Size & Layout
- As indicated in the figure below, and for authors and audience comfort, the landscape (horizontal) format is privileged. Each poster is assigned a 121 cm (48 in.) by 76 cm (30 in.) space and your poster must fit in this space. However, it is suggested that your poster should not exceed 101 cm (40 in.) x 68 cm (27 in.).
- The boards in the Poster Area will boast tags, indicating which board is assigned to your paper. These will be updated as papers sessions unfold.
- Fixings (tack pins) will be available. The posters must be set up before the start of the poster session time, and at least one author must be present during the entire designated period for that session.
Organization of Ideas
- Your poster should cover the key points of your work. It need not, and should not, attempt to include all the details; you can describe them in person to people who are interested. The ideal poster is designed to attract attention, provide a brief overview of your work, and initiate discussion. Carefully and completely prepare your poster well in advance of the conference. Try tacking up the poster before you leave for the conference to see what it will look like and to make sure that you have all of the necessary pieces.
- Make your poster as self-explanatory as possible. This will save your efforts for technical discussions. There will not be any summaries given at the beginning of the poster sessions, so authors need not prepare any overhead slides for their poster presentations. You may bring additional battery-operated audio or visual aids to enhance your presentation. No electricity will be available for use by poster presenters.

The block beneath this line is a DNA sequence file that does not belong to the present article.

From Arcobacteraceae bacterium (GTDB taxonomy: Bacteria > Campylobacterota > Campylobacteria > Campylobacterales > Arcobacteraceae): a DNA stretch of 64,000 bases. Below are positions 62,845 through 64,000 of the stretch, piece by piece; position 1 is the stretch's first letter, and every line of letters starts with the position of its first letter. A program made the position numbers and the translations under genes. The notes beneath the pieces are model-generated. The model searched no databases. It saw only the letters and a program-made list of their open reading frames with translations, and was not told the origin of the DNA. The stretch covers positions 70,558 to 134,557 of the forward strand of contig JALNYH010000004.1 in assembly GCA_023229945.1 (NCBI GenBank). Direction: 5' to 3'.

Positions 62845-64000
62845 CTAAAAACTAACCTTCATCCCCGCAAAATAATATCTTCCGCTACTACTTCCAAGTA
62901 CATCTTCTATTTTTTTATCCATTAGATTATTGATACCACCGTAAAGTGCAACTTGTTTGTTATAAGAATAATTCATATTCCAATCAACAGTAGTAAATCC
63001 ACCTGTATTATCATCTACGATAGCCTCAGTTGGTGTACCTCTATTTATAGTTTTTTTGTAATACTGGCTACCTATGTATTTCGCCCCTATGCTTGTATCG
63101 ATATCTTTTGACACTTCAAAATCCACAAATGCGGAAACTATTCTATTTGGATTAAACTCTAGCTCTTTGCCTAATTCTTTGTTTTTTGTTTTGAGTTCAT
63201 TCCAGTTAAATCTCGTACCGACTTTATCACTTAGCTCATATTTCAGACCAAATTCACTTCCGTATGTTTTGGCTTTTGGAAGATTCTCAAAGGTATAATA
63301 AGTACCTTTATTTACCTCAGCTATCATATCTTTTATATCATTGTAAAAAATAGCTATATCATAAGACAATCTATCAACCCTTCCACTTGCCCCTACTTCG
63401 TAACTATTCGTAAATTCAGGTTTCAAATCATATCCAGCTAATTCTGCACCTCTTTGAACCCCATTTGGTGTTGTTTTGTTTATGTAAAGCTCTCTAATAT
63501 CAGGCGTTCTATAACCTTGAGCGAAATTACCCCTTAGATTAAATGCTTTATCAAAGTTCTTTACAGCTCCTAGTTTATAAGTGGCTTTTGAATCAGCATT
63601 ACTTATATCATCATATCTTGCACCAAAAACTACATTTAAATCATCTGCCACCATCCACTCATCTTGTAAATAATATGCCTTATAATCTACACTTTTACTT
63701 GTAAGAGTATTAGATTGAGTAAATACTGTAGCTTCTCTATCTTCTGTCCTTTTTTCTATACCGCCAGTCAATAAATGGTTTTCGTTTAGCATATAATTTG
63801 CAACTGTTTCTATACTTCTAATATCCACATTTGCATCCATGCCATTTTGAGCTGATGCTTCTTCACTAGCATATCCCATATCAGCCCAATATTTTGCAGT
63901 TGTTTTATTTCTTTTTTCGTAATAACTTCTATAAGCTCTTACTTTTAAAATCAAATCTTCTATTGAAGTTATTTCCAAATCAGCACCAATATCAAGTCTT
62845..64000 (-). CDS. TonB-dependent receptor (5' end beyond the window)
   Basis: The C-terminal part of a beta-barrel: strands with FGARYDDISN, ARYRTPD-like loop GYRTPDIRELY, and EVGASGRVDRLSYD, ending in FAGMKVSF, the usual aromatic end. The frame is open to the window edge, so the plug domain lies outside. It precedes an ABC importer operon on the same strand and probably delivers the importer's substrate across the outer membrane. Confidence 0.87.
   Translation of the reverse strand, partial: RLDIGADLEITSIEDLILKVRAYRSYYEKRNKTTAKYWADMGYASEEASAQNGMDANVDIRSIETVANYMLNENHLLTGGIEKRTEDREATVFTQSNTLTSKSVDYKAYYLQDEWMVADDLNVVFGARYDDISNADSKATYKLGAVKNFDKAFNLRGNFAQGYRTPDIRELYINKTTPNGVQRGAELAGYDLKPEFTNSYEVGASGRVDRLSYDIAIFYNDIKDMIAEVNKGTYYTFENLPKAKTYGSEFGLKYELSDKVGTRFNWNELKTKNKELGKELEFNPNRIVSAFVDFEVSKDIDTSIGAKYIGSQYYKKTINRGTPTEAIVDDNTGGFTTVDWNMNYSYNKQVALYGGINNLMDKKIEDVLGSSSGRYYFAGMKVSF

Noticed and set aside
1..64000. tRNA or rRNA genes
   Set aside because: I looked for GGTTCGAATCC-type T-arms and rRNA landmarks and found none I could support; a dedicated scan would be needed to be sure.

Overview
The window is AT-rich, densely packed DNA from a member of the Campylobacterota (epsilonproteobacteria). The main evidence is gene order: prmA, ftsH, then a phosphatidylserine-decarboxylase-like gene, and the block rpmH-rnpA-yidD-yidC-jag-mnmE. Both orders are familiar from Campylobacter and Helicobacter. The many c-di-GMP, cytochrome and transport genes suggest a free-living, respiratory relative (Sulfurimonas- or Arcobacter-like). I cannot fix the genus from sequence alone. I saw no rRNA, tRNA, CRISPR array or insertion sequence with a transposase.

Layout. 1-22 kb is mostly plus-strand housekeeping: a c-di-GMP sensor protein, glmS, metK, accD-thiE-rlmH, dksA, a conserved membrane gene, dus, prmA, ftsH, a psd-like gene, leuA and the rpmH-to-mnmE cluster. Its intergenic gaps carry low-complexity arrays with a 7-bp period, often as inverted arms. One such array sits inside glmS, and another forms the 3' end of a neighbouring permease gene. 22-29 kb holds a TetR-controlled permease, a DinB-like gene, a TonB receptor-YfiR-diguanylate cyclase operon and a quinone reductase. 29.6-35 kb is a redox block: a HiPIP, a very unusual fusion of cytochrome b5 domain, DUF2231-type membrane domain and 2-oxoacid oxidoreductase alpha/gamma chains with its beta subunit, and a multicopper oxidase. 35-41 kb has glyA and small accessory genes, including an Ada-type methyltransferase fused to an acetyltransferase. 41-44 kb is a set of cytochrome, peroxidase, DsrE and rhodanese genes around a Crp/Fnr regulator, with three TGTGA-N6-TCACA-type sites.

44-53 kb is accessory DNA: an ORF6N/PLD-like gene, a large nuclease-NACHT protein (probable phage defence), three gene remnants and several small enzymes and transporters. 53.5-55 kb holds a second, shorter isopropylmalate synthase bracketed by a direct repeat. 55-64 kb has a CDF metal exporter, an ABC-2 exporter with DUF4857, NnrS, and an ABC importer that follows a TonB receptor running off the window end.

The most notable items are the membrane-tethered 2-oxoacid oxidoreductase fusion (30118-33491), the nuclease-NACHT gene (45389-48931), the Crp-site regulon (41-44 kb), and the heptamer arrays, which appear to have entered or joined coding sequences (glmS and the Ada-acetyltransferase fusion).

- It is strongly recommended that the posters be formatted according to the following recommendations:
- The heading should list the paper title, author(s) name(s) and affiliation(s). It should be in CAPITAL bold face type and readable from a distance of ~2 m (~6 ft). This translates in 25 mm (1 in) high or better letters;
- The font size for the headings of the abstract, introduction, results, conclusions, references, and any other sections, and the text and the captions for figures and graphs should be readable from a distance of ~1 m (~3 ft);
- The flow of your poster should be from the top left to the bottom right. Use arrows to lead your viewer through the poster. Use color for highlighting and to make your poster more attractive;
- Try to state your main result in 6 lines or less, in lettering about 15mm high so that people can read the poster from a distance;
- The smallest text on your poster should be at least 9 mm high, and the important points should be in a larger type. Use a sans-serif font to make the print easier to read from a distance.
- Plan to arrive before the session scheduled start so that your poster is up at the beginning of the session.
- Prepare a short presentation of about 5 or 10 minutes that you can periodically give to those assembled around your poster throughout the session. If possible, more than one author should attend the session to aid in presentations and discussions, and to provide the presenters with the chance to rest or briefly view other posters.
- Authors are encouraged to check their posters' correctness via a trial run with their colleagues at their home institutions rather than seeing it for the first time at the conference.